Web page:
The Iowa Caucuses Are Toast

Wrong. While the Democrats have completely revamped their primary calendar, the Republicans have remained the party of rock-ribbed tradition. The GOP campaign season will begin, as always, on a wintry Monday night in Iowa, probably on January 8. New Hampshire, also downplayed by the Democrats, will most likely hold its primary on either January 16 or 23. And then on the GOP side, South Carolina would go third.

This means, in practice, that personal campaigning will matter for the non-Trump candidates in the three small starting-gun states. What is impossible to handicap at this early stage is what the possible presence of Sununu on the New Hampshire ballot and the already declared candidacy of former South Carolina Governor Nikki Haley—and the potential candidacy of the state’s current Senator Tim Scott—will do to shape the expectations surrounding these early contests.

It’s 2016 All Over Again for the GOP

Wrong. Bill Weld’s quixotic challenge to Trump for the 2020 nomination has been totally forgotten, except when it comes to how Republicans will choose convention delegates in 2024. Josh Putman, a political scientist who is an invaluable chronicler of presidential primary calendars, points out that 30 states and territories changed their delegate rules in the run-up to 2020 to make it nearly impossible for Weld and other never-Trump Republicans to gain delegates.

In 2020, about 60 percent of the convention delegates were chosen in winner-take-all primaries or in contests in which a candidate (Trump) who won over 50 percent (or sometimes a bit more) of the vote received the entire delegate haul. This time around, states have until October 1 to decide how they are going to allocate their delegates. But in all likelihood, inertia will rule. As Putnam theorizes in a recent blog post on his website, FrontloadingHQ, “If decision makers in state parties across the country cannot see a clear advantage to an allocation change one way or the other, then it is more likely that the 2020 baseline method survives into 2024.”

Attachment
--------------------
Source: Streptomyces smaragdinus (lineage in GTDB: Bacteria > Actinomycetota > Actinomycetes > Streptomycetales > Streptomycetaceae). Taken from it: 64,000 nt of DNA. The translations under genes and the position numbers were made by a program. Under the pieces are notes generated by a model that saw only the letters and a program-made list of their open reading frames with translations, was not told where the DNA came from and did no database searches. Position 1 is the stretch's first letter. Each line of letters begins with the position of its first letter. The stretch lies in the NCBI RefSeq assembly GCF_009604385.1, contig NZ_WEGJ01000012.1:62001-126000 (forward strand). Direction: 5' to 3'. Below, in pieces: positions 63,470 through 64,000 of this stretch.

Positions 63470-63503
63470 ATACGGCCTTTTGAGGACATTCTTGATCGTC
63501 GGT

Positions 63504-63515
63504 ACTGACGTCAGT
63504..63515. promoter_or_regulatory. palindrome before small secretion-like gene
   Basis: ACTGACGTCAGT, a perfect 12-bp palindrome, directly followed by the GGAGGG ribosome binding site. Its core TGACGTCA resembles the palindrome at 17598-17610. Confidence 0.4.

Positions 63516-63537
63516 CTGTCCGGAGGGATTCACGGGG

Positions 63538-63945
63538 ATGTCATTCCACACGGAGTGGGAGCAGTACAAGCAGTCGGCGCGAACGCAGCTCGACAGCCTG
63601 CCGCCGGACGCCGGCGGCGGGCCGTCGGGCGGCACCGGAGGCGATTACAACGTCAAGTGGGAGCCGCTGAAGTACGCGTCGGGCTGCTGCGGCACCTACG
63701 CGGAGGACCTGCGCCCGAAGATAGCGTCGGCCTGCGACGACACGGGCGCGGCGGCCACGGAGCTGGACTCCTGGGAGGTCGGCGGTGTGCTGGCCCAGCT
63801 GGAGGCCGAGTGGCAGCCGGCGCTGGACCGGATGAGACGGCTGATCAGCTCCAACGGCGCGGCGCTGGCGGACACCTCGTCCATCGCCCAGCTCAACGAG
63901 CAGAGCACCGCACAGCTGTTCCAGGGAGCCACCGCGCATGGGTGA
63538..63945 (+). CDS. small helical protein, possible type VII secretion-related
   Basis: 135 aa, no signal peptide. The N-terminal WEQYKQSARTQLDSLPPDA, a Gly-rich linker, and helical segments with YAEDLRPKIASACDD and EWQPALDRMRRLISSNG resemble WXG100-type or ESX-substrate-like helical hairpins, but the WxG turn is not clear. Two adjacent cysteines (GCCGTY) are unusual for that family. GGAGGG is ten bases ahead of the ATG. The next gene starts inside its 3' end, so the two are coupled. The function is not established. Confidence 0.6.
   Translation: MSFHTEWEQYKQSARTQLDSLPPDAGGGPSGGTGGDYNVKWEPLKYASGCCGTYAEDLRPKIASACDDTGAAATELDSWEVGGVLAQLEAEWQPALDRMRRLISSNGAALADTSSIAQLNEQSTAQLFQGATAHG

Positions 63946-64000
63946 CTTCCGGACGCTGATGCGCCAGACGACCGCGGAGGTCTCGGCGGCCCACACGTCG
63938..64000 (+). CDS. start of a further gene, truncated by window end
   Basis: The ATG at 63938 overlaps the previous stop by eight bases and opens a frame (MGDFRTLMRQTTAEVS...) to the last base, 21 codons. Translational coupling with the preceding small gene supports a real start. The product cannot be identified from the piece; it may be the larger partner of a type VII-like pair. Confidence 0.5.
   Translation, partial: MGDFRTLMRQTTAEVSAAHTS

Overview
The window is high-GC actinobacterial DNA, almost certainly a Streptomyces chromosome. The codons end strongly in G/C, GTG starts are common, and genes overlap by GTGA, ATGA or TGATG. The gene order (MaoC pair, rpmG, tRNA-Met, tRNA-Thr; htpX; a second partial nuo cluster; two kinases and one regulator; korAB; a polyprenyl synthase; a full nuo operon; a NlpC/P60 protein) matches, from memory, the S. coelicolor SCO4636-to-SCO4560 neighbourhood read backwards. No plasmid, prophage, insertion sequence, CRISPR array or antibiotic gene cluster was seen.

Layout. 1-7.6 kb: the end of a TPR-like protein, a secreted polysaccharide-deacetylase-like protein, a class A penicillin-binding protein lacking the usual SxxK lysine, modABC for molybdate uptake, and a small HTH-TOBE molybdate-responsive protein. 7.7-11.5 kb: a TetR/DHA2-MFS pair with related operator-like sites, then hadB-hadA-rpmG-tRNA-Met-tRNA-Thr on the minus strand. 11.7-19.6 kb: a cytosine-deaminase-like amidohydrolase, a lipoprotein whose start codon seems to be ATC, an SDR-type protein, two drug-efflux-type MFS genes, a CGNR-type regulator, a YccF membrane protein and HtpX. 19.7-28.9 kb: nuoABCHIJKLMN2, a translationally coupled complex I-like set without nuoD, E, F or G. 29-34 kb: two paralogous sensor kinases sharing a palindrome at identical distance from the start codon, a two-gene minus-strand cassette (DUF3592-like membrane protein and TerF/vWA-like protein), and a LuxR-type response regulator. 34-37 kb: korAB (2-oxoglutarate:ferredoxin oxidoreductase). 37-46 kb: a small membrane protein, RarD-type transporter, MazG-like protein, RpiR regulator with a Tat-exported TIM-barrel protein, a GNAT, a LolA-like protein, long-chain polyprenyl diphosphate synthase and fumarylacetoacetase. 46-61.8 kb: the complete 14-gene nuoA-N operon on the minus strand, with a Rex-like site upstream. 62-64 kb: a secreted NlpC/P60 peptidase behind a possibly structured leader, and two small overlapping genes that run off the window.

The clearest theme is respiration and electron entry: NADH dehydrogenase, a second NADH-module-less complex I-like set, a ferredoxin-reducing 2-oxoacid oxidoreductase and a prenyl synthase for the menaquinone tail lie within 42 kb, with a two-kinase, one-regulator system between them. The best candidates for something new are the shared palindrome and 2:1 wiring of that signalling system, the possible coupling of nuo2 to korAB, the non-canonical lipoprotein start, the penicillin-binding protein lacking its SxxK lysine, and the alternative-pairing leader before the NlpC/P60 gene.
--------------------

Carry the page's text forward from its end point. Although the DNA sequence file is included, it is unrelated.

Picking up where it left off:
Who benefits from this system?

It’s not necessarily Trump. DeSantis or another candidate could unify the anti-Trump vote. So harking back to 2016 is not the only model for 2024. Equally plausible is that Trump and DeSantis could scrap for every delegate until the convention, as Jerry Ford and Ronald Reagan did in 1976.* And in a multicandidate field, the challenge of winning 50 percent of the vote to trigger winner-take-all rules may prove daunting.

In an interview, Putnam said, “I think the minutiae of the delegate allocation rules are likely to be a red herring in understanding 2024.” More important, in Putnam’s view, is the number of states on the Republican side that may decide to abandon primaries for caucuses, which are much more likely to be dominated by right-wing activists. Because of a comparatively early July 15 GOP convention in Milwaukee, the Republicans have banned all June primaries. That means that states such as New Jersey will have to either move their traditional June primaries (to the consternation of down-ballot candidates) or switch to an earlier caucus to pick GOP convention delegates.

Humility is a rare quality in campaign journalism. But never has it been so sorely needed. For the abiding truth of presidential primaries is that events always conspire to defeat glib certainty. Over the coming year, the GOP primary race will undoubtedly offer a crash course in the law of intended consequences.

*An earlier version of the story misidentified the candidates competing in 1976.